Using Docker can be really annoying if you are trying to use it for purposes it probably was not designed for - at least in my opinion. But it is really great solution if you don't want to maintain a VM or other virtual environment.
In my case, I have Python script which I need to run periodically. I don't need and I don't want to maintain VM for that. I just want to run this script for time to time. Of course it is not just a script - it has dependencies (Azure SDK for Python), so it's more like a bundle than a script - it's normal for Python and many other languages.
Docker is a perfect solution for me in that case. I can bundle SDK and other dependencies and use it as a base image for my script runtime environment - all without storing any data on image itself.
I have clear prerequisites:
- I need Azure SDK for Python.
- I have my script written in Python 3.6.
- I need to pass some parameters to my script to prevent hardcoding.
- I wish to run this script on almost any machine -Linux, Mac and Windows.
- I wish to run this script periodically.
Azure SDK for Python
You can find it on PyPi (https://pypi.org/project/azure/) and you can install it using
pip install azure. There is no philosophy here - it's open, it's developed on GitHub and it's available on PyPi.
An additional prerequisite for Azure SDK for Python is keyrings.alt package - due to this issue.
So, I have:
pip install azure keyrings.alt
I'm working on Python 3.6 environment locally on my computer, where I'm developing, so I wish to have the same environment on the script's runtime. It's probably compatible with 3.5, 2.4 and 3.3 but... I'm working on 3.6.
Let see my script (sample) - it is listing all resource groups in my subscription:
As you can see, I'm not hardcoding stuff like tenant, application ID, application key or subscription ID in my script. I'm using
os.getenv() to extract it from environment variables. It means, that I need to include some "sensitive" data in my environment.
I don't want to focus on the question if my script will run on Windows Server or Linux... or Mac, that I'm using personally. Python is Python but... environments differs between Operating Systems. And this is the place where Docker comes to the game. it does not matter where you will run your Docker image - it will be totally the same from the code/script perspective.
We have two options in Docker world - first is to use pre-built images, prepared by community or team-mates; second is to use custom images we are building by our own.
But if you are looking for more flexible solution or you just want to have a lot of fun, try to build your own Docker image, using Dockerfile. As I assumed above, we need Python 3.6, azure package and keyrings.alt package. Let's create Dockerfile for that:
As you can see, it's really simple. We are getting Python image with tag pointing for version 3.6 from Docker Hub - a community repository - and it is an official Python image for docker. You can check it here.
The second step is to install packages wee need on top of python image. To do that, we are using
pip of course. Image building means, that having Python 3.6 image, we are installing additional packages we want, and then we are generating new image based on the base one and changes we made. After that, we have a static environment image with Python 3.6 and Azure SDk for Python.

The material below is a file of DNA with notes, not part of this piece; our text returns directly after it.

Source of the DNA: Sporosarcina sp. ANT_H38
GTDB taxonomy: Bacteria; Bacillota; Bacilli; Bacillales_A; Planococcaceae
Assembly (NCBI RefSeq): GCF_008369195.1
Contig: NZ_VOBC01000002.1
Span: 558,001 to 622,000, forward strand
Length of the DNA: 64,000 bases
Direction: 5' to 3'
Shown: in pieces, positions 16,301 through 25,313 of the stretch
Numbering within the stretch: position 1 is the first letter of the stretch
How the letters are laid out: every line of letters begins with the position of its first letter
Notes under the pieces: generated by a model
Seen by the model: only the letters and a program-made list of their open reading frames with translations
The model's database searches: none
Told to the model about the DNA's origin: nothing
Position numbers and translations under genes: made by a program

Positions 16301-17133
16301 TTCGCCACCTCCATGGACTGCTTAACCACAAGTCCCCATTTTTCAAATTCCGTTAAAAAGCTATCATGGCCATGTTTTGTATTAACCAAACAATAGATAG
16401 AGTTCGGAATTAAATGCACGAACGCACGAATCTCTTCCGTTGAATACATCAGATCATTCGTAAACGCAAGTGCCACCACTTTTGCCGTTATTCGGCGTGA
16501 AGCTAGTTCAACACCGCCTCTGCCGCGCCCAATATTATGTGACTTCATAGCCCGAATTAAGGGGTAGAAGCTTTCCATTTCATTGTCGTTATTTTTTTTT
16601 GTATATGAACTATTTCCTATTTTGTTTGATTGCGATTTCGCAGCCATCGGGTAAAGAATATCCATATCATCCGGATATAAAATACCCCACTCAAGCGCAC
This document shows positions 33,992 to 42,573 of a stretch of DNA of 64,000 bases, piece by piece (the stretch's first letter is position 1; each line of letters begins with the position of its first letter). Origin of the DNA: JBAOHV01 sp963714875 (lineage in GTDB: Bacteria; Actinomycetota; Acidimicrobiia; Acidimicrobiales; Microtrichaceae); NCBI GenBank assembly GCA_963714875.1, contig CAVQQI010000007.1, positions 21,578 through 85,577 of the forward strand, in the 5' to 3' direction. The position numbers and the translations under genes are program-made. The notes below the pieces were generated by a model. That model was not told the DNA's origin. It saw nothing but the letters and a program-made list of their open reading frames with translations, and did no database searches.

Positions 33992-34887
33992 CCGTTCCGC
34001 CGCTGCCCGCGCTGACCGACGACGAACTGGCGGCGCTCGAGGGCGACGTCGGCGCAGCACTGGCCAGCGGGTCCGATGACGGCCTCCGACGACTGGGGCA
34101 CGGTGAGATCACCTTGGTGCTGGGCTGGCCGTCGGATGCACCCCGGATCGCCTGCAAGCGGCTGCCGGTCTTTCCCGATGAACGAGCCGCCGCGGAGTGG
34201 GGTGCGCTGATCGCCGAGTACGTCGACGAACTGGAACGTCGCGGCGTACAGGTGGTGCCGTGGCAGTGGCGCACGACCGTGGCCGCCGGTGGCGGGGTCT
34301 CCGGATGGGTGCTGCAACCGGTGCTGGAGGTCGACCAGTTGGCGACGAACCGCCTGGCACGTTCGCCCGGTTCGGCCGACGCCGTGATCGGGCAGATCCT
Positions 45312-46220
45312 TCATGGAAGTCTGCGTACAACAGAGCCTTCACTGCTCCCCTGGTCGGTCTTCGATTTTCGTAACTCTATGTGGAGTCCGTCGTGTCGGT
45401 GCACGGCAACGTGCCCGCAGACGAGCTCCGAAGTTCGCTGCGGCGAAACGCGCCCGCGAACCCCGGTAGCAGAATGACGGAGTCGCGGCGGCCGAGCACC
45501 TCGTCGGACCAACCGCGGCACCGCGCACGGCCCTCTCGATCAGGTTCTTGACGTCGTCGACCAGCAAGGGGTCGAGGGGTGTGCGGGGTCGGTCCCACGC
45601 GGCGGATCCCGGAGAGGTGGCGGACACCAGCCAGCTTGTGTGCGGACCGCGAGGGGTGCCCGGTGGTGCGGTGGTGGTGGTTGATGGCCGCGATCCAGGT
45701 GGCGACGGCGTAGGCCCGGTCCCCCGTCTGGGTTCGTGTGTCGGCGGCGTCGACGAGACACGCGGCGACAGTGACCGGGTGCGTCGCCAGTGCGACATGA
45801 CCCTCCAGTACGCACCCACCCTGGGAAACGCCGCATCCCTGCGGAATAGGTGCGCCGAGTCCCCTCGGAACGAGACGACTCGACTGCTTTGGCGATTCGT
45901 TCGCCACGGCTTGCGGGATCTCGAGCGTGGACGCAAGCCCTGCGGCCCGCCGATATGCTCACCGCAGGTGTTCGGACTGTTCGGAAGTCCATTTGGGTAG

Complex Docker image
Having our script and a Docker image based on Python 3.6 official image, we can prepare a complex Docker image with ready-to-use solution. We need to merge the script with the environment image. We will do it using Dockerfile, adding script to it:
Assuming, that we have created image above, we have a complex solution: we have a Python 3.6 interpreter, an Azure SDK for Python and keyrings.alt package. But when this image will runs, it will do... nothing. The script is inside, but the command is not declared. We need to declare what the image will do on startup:
And this is a complete solution. On startup, conainer will run run.py script, using Python 3.6 interpreter, where Azure SDk for Python is installed along with keyrings.alt package.
At this point, we need to build our Docker imageand to do so we need to have run.py script and a Dockerfile in the same directory. Using shell where docker is installed - no matter on what OS - go to this directory and perform a command:
docker build -t imagename .
We have built the Docker image based on definition from Dockerfile, tagging it as "imagename" which tag will be used as the image name when running.
No we know three things:
- We have an "imagename" Docker image.
- We want to run run.py script which is on that image.
- We need to "inject" environment variables with sensitive data to the runtime.
The run.py script will run automatically because we built an image in that way. Only thing we need is to pass environment variables to the image on startup. To do it, we will use -e arguments to the *docker run * command. Let's do it:
docker run -e "TENANT_ID=<tenant_id>" -e "CLIENT=<applicatiom_id>" -e "KEY=<key>" -e "SUBSCRIPTION=<subscription_id>" imagename:latest
The script should run and should start treating Docker as your daily-basis tool. Not because it's fancy and cool. Just because it's easy to use, simple and it works almost everywhere.
If you don't want to wait for image to build with SDK, I have created a ready-to-use image. You can find it here and use as a base: